Patio String lights: Question about length.

oldalgebraAugust 26, 2012

OK. Here goes. I hope I can make myself understood.

I'd like to purchase 250 of these indoor/outdoor

LED globe lights which fit into C9 sockets.

If I purchase a 500 foot coil of 18 AWG wire with C9 sockets, can I run 500 bulbs ( with sockets every 6 inches), or 250 bulbs (with sockets every 12 inches) on a 250 foot single uninterrupted run? Or can't it be done?

The wire that the company sells is either STP-1 or STP-2, if that makes a difference.

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yosemitebill

I might be missing something but I had a hard time following the the number of LED bulbs, length of wire, and spacing of sockets - but enough information to get the idea across of what you wish to do.

I clicked on the links you provided and it appears that the website is just an importer of these products. Since they do not provide the current requirements of each of the LED globe lights, there is no way to calculate the total current requirements of the strand.

STP-1 or STP-2 only refers to the thickness of the same type of insulation used on the 18 AWG wire and does not change the amount of current it can carry - it is typically used in consideration of the environment in which it will be used.

Your best bet is to contact the website directly with your question - and hopefully they will have the needed specifications and information you need available.

    Bookmark   August 26, 2012 at 10:56PM
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brickeyee

And running 120 V wireing and bulbs is gping to bring in a lot of wurles you may not want to hsvr to deal with, like burial depth of the wire.

While LEDs themselves are low voltage devices, you have chosen a 120 V product, and a type of cable not suitable for 120 V direct burial.

    Bookmark   August 27, 2012 at 9:31AM
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oldalgebra

Thank you so much for your replies.

I will be hanging the lights, or rather draping the lights from the top of the walls to the center of the ceiling patio overhang.

I did find some information that the wire is rated at 10 amps.

I am sorry my information was so confusing. I don't understand much of the electrical "lingo" so really don't know what information is necessary to make a decision.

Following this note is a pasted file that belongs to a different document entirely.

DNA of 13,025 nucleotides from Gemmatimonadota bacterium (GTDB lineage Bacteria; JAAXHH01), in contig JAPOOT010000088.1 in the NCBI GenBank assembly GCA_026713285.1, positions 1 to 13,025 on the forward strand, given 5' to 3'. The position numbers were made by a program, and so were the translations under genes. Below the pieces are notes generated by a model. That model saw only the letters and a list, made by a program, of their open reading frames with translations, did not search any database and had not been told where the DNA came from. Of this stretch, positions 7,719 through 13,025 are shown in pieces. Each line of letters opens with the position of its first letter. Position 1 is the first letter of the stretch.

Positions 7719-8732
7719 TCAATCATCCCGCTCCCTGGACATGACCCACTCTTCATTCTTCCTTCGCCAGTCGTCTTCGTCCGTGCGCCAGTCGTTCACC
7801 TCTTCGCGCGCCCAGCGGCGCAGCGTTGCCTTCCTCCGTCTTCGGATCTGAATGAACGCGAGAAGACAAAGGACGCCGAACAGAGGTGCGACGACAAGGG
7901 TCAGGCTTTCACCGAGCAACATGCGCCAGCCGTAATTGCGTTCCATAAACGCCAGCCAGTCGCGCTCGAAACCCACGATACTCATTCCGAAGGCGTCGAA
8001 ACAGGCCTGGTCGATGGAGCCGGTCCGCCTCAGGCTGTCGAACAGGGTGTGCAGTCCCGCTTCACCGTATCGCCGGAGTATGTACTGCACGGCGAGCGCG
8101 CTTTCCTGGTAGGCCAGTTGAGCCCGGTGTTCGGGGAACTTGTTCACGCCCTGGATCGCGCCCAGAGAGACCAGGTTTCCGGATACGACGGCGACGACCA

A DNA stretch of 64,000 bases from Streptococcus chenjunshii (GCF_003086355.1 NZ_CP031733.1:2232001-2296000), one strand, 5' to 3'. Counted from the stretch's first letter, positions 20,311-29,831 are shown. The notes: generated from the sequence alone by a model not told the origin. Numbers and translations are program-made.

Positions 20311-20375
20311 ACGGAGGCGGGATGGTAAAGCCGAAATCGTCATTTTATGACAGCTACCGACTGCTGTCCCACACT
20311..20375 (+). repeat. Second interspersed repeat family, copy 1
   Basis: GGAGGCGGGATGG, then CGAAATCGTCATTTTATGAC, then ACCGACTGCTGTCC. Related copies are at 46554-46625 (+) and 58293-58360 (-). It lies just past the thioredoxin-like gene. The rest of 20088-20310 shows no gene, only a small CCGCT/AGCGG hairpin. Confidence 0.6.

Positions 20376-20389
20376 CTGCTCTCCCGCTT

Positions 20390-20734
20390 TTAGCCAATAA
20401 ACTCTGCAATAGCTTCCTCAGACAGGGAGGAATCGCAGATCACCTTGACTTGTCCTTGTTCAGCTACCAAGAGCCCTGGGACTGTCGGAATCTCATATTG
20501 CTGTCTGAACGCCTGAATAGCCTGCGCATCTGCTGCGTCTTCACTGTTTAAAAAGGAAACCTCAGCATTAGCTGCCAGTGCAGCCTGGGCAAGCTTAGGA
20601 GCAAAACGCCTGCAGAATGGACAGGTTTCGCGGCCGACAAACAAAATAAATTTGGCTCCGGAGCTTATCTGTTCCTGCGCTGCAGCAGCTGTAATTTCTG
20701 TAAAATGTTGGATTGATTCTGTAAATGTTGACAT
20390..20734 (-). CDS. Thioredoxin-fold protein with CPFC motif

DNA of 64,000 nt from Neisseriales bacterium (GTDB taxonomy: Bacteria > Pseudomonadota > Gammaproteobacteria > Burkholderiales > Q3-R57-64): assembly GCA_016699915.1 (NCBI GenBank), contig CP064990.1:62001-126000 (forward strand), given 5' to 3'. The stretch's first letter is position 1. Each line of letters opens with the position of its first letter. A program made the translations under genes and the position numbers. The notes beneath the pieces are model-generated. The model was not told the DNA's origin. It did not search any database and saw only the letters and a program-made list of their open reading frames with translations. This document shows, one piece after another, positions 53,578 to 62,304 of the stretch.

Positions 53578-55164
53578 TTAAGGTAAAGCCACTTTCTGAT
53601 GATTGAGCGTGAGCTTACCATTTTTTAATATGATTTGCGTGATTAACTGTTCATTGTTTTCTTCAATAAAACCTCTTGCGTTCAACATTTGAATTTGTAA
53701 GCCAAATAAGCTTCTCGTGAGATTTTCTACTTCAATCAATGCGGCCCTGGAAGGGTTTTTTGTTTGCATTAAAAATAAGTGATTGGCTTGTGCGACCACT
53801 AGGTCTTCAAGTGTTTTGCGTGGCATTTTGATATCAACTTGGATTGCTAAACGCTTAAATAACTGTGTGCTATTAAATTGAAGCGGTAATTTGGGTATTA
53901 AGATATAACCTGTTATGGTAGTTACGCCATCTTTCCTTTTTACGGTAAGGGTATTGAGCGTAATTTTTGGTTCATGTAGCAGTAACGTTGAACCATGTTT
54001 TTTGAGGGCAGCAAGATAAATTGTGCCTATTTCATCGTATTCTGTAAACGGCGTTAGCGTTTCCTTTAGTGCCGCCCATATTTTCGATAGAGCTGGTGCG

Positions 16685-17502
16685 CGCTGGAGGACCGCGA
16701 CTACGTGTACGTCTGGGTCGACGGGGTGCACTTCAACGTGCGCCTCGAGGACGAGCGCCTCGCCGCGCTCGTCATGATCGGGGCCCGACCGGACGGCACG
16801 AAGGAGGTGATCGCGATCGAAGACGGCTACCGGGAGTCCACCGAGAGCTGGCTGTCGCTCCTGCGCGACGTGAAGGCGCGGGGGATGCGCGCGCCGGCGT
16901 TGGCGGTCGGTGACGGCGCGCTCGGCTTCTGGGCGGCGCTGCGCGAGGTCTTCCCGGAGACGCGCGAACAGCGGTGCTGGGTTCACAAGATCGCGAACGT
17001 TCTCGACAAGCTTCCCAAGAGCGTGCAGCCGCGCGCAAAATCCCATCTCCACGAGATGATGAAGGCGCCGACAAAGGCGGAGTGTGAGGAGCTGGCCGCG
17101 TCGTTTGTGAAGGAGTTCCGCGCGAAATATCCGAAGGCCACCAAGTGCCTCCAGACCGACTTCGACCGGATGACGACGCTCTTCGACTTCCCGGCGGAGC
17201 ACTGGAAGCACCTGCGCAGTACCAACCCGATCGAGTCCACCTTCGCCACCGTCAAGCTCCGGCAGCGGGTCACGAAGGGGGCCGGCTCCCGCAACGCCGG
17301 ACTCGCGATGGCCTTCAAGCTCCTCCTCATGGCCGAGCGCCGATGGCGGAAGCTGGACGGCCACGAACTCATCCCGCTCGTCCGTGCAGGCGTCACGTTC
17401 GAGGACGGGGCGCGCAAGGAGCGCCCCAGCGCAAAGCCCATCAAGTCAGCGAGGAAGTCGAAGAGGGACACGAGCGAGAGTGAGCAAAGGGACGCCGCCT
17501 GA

Again, thanks for your time.

    Bookmark   August 27, 2012 at 10:45AM
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w0lley32

Hi! I am a great Christmas enthusiast myself, so here's what I have learned over the years that might help you.

I have found that most SPT1 insulation wire is 20-AWG and most SPT-2 insulation wire is 18-AWG, so you might want to look for SPT2, even though the wires will be thicker. Also, even though regular 18-AWG is rated at 10 amps, you have to de-rate to 5 amps because the sockets have little tabs that pierce the insulation to get to the copper wires and that somewhat damages the strands of wire. That means your maximum per continuous strand is 600 watts (120V*5Amps), but you can cut the strand and put a female connector sold for this purpose on the end and start a new strand.

I checked you links, and they don't seem to mention wattage or current requirements, but if you order a box of 25, that information should be printed somewhere on the box or the device itself. I am assuming it will be very low, since they are meant to replace 7-watt bulbs in an effort to conserve energy. I have bought some in the past that consume .35 watt.

To give you an idea, at .35 watt you could string together 1714 bulbs. If they were the 7-watt variety, you could only string 85 together.

    Bookmark   August 27, 2012 at 11:07AM
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oldalgebra

wOlley,

Thank you, thank you, thank you. That's so clear. Now I know the kinds of questions to ask the distributer.

I think I can go from here now. Bless you!

    Bookmark   August 27, 2012 at 12:22PM
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oldalgebra

OK,

Here's the information.

The cord is indeed rated at 10 amps. So if we derate it to 5 amps, the maximum continuous strand is (120v X 5 amps) 600 watts.

The bulbs have "AMPS Usage .008 A and Watts 0.96W."

Let's round the watts to 1. That means I can string 600 bulbs.

If I use cords that have sockets every 12 inches, I'd only be using 250 bulbs.
If I use cords that have sockets every 6 inches, I'd be using 500 bulbs.
So I am well within the number of bulbs on a single run, no matter which I decided to use.

Right??????

Two more questions. The site also sells Heavy Duty Green SPT-1 18 AWG wire for making custom leads and for creating blank runs between areas where you don't want to have any bulbs or sockets showing.

1. Can I safely make a two foot lead in the beginning of my run?
2, Cab I safely splice in a 5 foot plain wire somewhere in the middle of the 250 foot run?

Thank you.

    Bookmark   August 27, 2012 at 4:17PM
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brickeyee

If you are using this outdoors make SURE it is plugged into a GFCI.

    Bookmark   August 28, 2012 at 9:51AM
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oldalgebra

I went right out to check. Turns out, it's not a GFCI. I'll have that changed immediately. Thanks for the heads up! It might never have occurred to me.

Everyone, thank you so much for all your help.

    Bookmark   August 28, 2012 at 10:14AM
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